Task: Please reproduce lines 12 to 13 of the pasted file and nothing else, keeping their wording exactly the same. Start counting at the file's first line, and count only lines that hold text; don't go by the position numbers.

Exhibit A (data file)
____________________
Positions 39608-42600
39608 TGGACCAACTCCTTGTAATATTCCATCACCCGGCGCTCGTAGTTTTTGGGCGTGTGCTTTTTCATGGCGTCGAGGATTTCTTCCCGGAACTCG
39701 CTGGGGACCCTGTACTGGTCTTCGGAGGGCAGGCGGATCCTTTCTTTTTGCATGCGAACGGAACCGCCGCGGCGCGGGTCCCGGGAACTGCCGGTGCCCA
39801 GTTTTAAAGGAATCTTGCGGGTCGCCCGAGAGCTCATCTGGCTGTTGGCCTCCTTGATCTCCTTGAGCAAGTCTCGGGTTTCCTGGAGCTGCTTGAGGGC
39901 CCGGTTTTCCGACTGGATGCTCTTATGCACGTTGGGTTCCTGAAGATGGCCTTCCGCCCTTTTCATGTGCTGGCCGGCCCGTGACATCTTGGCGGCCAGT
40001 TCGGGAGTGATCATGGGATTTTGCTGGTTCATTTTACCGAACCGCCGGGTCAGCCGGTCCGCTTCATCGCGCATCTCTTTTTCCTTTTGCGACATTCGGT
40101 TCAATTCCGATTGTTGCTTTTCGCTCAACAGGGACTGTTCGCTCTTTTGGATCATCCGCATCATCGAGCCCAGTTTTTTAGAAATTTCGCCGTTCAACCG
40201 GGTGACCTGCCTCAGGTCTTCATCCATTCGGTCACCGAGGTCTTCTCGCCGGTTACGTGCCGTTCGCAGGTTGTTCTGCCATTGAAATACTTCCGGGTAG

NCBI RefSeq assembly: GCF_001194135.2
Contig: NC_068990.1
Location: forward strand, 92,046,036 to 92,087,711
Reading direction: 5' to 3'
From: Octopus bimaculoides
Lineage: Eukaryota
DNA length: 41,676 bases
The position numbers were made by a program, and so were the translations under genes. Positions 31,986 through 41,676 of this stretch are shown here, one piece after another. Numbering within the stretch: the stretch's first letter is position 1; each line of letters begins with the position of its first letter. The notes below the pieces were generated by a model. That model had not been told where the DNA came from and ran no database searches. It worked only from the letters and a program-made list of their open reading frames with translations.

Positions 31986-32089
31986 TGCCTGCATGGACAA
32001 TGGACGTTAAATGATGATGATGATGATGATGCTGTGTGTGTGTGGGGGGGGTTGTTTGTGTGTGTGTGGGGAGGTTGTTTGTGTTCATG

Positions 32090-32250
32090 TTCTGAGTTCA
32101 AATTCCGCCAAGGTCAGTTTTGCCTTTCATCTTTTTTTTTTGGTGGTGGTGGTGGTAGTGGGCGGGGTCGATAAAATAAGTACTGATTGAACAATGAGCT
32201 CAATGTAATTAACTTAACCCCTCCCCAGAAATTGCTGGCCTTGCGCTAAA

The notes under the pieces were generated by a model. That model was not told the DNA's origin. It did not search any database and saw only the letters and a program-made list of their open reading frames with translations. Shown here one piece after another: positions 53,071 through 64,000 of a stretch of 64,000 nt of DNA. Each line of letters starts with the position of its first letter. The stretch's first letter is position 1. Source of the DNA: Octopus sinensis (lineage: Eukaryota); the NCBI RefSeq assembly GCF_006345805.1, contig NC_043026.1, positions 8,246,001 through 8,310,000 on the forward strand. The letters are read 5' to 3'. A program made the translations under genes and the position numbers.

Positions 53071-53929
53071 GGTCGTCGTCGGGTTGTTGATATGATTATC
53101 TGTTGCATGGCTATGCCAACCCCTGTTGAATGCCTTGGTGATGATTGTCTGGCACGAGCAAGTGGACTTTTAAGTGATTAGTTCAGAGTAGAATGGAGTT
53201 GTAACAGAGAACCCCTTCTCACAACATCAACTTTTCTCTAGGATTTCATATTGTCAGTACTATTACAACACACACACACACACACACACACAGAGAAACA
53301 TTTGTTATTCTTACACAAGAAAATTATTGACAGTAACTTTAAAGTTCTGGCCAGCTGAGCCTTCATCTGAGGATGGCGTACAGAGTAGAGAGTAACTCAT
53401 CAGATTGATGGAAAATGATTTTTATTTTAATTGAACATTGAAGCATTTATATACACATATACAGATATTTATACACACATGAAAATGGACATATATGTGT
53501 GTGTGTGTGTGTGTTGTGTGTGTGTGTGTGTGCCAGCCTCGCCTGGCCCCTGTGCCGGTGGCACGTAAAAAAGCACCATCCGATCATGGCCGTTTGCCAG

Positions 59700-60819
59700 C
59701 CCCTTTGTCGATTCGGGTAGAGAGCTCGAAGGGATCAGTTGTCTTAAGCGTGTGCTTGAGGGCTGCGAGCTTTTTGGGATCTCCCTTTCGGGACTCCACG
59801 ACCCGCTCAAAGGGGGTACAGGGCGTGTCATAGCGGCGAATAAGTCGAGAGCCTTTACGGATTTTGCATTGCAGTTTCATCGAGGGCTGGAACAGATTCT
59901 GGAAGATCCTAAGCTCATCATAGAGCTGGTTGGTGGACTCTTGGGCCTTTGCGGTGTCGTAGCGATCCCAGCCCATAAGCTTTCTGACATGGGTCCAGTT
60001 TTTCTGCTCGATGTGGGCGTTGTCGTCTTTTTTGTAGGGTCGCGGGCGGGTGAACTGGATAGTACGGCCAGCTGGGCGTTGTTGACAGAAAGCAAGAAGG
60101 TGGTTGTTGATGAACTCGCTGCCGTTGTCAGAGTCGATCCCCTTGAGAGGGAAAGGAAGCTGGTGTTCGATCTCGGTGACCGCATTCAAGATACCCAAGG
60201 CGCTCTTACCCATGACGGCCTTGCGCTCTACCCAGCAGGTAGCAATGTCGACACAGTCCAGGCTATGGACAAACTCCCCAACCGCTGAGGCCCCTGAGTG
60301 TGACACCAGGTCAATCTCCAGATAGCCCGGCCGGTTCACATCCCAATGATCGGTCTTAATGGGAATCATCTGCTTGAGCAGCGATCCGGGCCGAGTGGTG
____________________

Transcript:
Reading direction: 5' to 3'
From: Octopus bimaculoides